If you're like I was before I started the MBA program, you might be completely confused by the income statement. In fact, I actually called it a budget for a long time because I thought that's what it was! Thankfully now I'm a little more up to speed.
If you own or manage a pharmacy it's important to understand financial statements, and honestly if you want to be taken seriously by decision-makers in about any organization you need to learn to 'speak business,' no matter what your official job title is.
Don't worry, I'm going to explain it in plain language. Business is fun - trust me!
Here is some vocabulary to get you started:
Income Statement: Also called a "P and L (or Profit and Loss)" statement. The Income Statement gives you an idea of financial performance over a period of time (typically one month).
It is one of the primary financial statements of any corporation, along with the Balance Sheet, the Statement of Cash Flows, and the Retained Earnings Statement.
Budget: A budget is essentially a forecasted Income Statement. It describes what the organization thinks it will achieve in Revenue and Expenses over a period of time. It is often done once per year and covers the entire fiscal year.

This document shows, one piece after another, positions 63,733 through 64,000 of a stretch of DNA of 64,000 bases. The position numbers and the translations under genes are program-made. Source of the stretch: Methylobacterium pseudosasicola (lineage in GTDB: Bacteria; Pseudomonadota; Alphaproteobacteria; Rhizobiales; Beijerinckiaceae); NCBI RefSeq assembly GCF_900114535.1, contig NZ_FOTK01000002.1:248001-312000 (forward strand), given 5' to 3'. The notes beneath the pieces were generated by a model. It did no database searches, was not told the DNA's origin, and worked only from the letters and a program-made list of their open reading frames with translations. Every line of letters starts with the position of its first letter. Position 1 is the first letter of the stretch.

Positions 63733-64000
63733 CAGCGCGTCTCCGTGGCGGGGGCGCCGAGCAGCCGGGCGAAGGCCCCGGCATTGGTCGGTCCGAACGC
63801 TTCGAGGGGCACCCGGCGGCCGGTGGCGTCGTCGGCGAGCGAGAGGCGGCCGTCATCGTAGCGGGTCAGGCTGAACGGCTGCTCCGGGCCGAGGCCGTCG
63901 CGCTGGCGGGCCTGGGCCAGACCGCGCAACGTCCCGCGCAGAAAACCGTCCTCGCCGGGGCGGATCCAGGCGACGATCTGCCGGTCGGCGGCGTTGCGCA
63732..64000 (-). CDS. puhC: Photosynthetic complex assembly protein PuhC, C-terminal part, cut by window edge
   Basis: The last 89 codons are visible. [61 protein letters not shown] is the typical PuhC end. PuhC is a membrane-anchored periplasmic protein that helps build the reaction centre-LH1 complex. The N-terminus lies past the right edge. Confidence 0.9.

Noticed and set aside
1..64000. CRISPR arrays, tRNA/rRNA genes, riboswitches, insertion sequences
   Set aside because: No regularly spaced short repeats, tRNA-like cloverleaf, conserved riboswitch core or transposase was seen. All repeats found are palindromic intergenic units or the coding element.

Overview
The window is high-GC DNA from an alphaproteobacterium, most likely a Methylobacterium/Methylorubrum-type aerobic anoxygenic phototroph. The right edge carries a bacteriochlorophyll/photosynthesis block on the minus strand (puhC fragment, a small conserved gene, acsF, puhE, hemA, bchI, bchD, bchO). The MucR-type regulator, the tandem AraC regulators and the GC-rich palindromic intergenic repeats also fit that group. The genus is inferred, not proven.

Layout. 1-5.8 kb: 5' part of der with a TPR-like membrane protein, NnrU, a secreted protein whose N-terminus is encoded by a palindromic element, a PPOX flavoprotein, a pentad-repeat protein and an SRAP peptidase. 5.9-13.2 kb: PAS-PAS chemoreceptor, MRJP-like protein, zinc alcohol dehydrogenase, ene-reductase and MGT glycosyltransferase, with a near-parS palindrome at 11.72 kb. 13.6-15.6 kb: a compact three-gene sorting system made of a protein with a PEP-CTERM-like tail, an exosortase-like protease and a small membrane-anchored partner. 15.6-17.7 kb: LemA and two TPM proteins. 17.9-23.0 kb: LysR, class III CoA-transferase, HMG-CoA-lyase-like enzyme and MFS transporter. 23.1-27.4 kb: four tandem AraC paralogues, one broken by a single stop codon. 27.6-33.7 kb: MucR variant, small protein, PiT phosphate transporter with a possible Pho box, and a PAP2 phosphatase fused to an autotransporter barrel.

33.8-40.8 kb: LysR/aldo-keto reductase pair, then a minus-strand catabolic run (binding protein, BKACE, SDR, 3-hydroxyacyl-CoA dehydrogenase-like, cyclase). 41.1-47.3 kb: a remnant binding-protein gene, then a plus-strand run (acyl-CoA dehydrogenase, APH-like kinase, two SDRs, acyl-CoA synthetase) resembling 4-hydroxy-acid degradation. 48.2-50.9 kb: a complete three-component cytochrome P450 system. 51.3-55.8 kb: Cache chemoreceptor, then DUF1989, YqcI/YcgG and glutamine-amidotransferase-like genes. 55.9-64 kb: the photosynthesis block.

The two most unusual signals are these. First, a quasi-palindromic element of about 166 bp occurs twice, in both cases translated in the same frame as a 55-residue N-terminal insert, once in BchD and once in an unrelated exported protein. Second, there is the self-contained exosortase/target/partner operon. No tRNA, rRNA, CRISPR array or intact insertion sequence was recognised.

You will commonly see the budget on the Income Statement in a separate column. That allows decision-makers to see if they are on track ("meeting budget").
Balance Sheet: One of the primary financial statements. A Balance Sheet gives you a snapshot at one point in time of the financial health of the entire business.
It is built on the fundamental accounting equation: Assets = Liabilities + Stockholder Equity
The Income Statement versus the Balance Sheet
Thinking of your personal finances, your Income Statement would include how much you earned in salary for the month, how much you spent on bills, and how much is left over (your personal Net Revenue).
Your Balance Sheet would include how much you have in retirement, in your bank account, and in your house in equity (your Assets) as well as how much you owe on your house, your car, etc. (your Liabilities).
Now on to the Income Statement!